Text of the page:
As in most cities worldwide, Copenhagen has limited space and a growing population. Copenhagen is expected to grow by 100,000 inhabitants by 2025, increasing the population from 537,000 to 637,000. The City of Copenhagen expects that the families and young people moving to the city will require an estimated 45,000 new homes.
As part of our Energy Study Tour, we spent an afternoon in Ørestad, a development project expected to house 20,000 people, and employ 80,000 people. City developers are excited about the development’s location and infrastructure, which includes easy access to the metro, airport, and railway, as well as roads and bicycle paths. The Ørestad Development Corporation was founded in 1993 to manage the area’s growth, and is owned by municipality of Copenhagen and the Ministry of Finance. As the result of an international architectural competition in 1994, Ørestad was divided into four districts and the first office building was built in 2001. As of now there are over 3,000 flats and 2,067,747 square feet of office space built, and over 5,000 people are in residence. The area includes private, cooperative, and subsidized housing for families, students and individuals.
As we walked through Ørestad, I tried to imagine what it would be like to live there, and how living there would change my carbon footprint. The crowd pleaser was Mountain Dwellings, a housing development designed by award-winning Copenhagen/New York architects BIG (Bjarke Ingels Group). I admit to being totally intrigued by this building, in great part because it features a giant mural of the Himalayans commissioned from a Japanese photographer. The building has the appearance of having been built on the mountain ridge–a compelling visual in the utterly flat, pastoral landscape. A public staircase on the outside allows people to “climb” the mountain, and a local mountain climbers association is planning to add a climbing wall near the peak of the mural. There is something very cheeky about how the Mountain Dwellings’ high-tech urban design embraces interpretations of nature.
On the far side of the mountain mural, a series of lovely, private wooden terraces and gardens cascade down the face of the building, providing light, air and views. A watering system captures rainwater to maintain the gardens (the Coolist calls it “a green roof design on a grand scale”).
The architects’ website doesn’t focus on the green building techniques employed in the project, but I found reference to the following elsewhere:
- optimal conditions for light and ventilation
- maximization of daylighting and passive solar energy
- rainwater collectors for irrigation during the dry season
- highly celebrated sustainable green roof design
- efficient urban density
- inclusion of parking in building is more eco-friendly than a typical garage or sprawling parking lot
- architect’s commitment to make buildings independent of machinery (for air, light, heating and cooling)
Another article I read reminds that Mountain Dwellings is expensive to live in, and one of the architects agrees that without a generous government subsidy, Mountain Dwellings probably would not have been built.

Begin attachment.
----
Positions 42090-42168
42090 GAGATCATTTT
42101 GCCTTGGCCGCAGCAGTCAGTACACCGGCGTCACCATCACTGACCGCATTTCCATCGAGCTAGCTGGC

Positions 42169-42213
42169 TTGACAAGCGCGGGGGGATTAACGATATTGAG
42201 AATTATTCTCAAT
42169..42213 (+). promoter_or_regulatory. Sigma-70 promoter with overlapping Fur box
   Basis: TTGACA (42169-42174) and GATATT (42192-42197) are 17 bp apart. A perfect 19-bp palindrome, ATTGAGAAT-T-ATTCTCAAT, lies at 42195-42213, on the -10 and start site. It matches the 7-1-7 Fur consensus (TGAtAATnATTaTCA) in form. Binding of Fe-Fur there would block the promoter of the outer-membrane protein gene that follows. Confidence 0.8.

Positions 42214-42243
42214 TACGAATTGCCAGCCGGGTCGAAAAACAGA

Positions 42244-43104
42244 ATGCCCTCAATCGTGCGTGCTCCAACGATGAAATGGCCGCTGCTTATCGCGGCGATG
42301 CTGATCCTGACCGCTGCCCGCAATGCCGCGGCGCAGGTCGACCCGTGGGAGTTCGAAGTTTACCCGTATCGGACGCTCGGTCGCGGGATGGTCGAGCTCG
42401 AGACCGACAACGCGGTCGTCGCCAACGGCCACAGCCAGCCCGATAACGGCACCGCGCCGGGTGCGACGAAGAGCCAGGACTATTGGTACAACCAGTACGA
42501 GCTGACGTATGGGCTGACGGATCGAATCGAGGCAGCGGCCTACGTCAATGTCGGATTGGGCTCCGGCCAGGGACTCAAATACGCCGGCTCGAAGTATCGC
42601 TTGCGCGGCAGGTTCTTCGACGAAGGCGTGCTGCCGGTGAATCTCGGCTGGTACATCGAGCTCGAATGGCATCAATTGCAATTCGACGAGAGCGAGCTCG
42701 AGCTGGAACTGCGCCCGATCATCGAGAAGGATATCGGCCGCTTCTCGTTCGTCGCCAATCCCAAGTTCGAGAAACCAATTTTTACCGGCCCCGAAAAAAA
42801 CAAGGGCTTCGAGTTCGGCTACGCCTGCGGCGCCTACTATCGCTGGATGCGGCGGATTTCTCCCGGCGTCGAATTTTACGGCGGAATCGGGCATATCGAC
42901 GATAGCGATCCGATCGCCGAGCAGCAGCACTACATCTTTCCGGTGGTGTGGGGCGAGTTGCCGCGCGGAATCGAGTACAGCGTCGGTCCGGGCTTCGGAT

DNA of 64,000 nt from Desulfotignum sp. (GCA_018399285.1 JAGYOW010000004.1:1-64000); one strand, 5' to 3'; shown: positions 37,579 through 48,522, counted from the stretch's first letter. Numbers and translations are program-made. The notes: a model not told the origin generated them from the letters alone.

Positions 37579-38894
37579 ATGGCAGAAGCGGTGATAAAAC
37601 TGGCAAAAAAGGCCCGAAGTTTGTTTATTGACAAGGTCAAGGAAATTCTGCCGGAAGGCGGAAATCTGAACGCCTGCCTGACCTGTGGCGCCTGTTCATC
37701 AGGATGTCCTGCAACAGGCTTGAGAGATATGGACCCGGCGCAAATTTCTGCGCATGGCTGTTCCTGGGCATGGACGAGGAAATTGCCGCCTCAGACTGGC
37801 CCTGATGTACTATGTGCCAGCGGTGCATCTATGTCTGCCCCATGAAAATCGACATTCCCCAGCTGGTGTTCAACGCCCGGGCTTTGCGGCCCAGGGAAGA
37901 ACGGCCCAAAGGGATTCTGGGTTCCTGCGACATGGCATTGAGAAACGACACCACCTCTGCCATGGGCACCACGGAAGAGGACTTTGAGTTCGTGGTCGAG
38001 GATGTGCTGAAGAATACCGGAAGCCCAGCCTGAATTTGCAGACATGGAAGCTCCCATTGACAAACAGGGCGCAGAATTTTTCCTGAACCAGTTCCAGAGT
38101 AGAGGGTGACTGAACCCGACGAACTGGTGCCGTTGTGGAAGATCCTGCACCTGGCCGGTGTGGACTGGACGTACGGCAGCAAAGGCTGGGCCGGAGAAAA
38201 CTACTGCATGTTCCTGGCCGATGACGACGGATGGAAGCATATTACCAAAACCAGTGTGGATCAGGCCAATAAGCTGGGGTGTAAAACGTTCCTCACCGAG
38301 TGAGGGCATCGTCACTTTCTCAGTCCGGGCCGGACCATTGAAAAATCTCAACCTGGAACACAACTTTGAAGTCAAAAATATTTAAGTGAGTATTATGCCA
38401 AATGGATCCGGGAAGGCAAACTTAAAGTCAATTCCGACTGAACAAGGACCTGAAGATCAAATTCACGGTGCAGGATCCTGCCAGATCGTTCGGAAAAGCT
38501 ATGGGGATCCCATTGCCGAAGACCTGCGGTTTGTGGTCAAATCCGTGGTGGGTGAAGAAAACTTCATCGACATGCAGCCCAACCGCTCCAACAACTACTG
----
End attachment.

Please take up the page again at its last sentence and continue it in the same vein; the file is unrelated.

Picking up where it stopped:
Most of the living spaces we saw in Ørestad appeared much smaller than suburban houses in the U.S., though the development was generously spaced with green areas compared to many U.S. cities with high population density. The footprint of the buildings is smaller as well, and shared common space and green areas mean that independence and privacy are maybe less available, and maybe less important than in the U.S. I wondered about the amount of stuff Americans have. Limited living space reduces the amount of stuff people own. Things in Denmark are more expensive than in the U.S. and their higher prices may better capture the real cost (and the negative externalities) of production.
The accessibility of public transportation is a key feature, and I would imagine that for those living in Ørestad, the convenience of the metro, bike paths, and train far outweigh the hassles of commuting by car. Copenhagen’s 2025 Climate Plan incorporates urban development, ensuring that the entire area’s energy infrastructure is carbon neutral.
Here in Maine, we can be sure that the state and local governments would never subsidize the development of a low-impact, artistic, luxury apartment complex. A brief look at Bayside, an urban neighborhood in Portland, Maine, reveals similarities in a focus on economic development, mixed income housing, green space, bike paths, and public transportation. But market and development forces are balanced differently. In Portland, building codes are being revised to allow for the build of the highest high-rise (not green) ever to be built in the city, and plans are less concrete about creating an economically diverse neighborhood. The area includes multiple garages and parking spaces to attract drivers from the I95/295 corridor. Without significant government development budgets and subsidies, bringing outside money to the neighborhood and to the development process becomes all important. Without a Climate Plan for Portland or for Maine, environmental and sustainability issues are less of a priority than economic growth.
That said, our walk through Ørestad revealed few people out and about. Granted, we visited during the workday, and many residents were probably at work and at school. Bayside is bustling during the daytime, with shoppers, bikers, drivers, workers. It will be interesting to visit Ørestad in five to ten years, to see how the space fills and comes alive. And it would be amazing if Portland committed to creating a carbon-neutral plan for Bayside Development. We can hope that in five to ten years, we will see more leaders demanding green urban development plans in the U.S.
Photographs and information about Mountain Dwellings
Design eye candy: green roof designs (including The Mountain Dwellings) at TheCoolist